At that same college, a history professor who supervises history majors thesis s, regularly uses a website that will analyze students work and identify any plagiarism and the source that was misrepresented. Her college community takes academic integrity very seriously. Unfortunately, as we know, that is not the case across the country within all of our colleges and universities.
As an educator for more than 35 years, the last 29 years on the college level, I teach a freshman class that is designed to integrate college freshman within the larger college community. We spend more than one class on academic integrity, plagiarism and cheating. In all of the classes that I teach, at the end of every exam, I have them write: "I do so declare," and sign their names. If they sign that statement, they are saying that they did not cheat or plagiarize on that examination.
My purpose in doing that is to continually remind them of their need to be honest and forthright when taking an examination. Unfortunately, because we live in a world that seems so casual and indifferent, when it comes to honesty and integrity, reminding them how important these issues are seems imperative. As a teacher, I take dishonesty and plagiarism very seriously and hold all of my students fully accountable for the choices and decisions that they make.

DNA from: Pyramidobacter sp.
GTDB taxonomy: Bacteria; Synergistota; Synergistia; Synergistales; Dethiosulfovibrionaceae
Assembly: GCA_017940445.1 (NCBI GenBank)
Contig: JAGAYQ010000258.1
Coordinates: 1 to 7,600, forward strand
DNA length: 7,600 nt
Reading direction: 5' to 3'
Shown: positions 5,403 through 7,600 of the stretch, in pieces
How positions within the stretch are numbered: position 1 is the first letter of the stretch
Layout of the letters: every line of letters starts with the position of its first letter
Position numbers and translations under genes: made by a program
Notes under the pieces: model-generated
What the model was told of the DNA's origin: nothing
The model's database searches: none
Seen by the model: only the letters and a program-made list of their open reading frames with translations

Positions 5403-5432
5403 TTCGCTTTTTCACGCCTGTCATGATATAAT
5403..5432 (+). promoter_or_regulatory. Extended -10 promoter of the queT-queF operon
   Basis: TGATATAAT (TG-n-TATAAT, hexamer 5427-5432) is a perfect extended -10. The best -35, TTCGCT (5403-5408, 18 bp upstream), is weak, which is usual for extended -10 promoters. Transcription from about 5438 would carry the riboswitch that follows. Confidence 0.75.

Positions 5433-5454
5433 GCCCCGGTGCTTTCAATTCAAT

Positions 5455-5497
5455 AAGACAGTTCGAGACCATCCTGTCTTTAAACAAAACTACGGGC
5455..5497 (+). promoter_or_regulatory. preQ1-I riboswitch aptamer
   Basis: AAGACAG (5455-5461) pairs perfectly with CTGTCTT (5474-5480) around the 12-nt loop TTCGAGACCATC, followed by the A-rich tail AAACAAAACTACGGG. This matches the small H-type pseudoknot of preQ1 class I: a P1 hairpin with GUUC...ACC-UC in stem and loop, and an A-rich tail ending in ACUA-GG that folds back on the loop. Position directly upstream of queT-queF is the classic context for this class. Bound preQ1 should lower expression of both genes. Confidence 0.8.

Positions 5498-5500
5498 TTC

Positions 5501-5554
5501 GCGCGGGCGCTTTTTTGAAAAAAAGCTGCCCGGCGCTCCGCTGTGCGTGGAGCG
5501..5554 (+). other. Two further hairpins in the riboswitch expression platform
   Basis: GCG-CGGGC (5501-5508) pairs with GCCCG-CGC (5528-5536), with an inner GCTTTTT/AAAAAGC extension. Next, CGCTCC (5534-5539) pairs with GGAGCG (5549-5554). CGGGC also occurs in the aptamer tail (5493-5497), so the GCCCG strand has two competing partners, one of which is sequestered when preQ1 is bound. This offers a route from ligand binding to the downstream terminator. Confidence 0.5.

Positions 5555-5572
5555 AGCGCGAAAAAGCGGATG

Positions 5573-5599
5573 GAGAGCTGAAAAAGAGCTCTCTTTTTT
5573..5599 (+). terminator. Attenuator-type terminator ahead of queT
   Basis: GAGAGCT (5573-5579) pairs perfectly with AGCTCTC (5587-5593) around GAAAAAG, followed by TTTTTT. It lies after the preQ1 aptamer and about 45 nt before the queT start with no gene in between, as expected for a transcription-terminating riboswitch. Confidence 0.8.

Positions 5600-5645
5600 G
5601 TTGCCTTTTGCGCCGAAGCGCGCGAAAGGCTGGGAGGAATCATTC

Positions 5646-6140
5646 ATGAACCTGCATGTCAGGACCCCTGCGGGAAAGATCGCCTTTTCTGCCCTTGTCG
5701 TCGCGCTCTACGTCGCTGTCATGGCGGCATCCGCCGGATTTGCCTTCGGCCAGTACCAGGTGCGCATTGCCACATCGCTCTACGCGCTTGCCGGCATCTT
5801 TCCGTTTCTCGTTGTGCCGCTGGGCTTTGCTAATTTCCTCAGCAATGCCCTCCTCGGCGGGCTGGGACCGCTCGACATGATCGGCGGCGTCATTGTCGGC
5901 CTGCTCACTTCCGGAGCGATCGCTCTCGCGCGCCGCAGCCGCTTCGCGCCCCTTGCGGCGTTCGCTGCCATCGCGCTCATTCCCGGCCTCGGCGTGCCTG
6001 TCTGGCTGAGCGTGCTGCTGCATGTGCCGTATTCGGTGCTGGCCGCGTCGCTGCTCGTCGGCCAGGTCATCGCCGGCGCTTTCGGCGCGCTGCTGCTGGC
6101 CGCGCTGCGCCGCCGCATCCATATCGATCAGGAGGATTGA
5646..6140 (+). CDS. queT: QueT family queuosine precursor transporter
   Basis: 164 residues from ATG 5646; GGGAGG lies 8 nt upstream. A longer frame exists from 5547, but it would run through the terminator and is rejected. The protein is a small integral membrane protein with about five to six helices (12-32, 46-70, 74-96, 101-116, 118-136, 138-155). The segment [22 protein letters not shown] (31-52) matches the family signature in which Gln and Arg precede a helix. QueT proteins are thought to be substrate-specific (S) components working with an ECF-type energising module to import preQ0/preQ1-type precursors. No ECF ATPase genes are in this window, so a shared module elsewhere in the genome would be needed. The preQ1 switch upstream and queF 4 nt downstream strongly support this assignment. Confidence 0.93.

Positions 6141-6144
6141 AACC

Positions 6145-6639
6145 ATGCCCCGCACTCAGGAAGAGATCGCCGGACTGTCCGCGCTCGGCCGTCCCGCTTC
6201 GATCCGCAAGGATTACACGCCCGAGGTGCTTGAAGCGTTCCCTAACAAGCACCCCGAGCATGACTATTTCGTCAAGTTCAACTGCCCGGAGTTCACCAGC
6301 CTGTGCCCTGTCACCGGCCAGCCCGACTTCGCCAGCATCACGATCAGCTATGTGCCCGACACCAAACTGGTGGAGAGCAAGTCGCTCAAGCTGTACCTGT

I'm sure many of you have asked yourselves, why do things seem so out of control? Think about where you work. How often do coworkers not even hesitate to take home paper and pens without getting permission? What about other work venues, where there might be extra supplies? Good people never think twice and just help themselves to whatever is extra. It has become so commonplace that some employers actually factor those circumstances into their budget.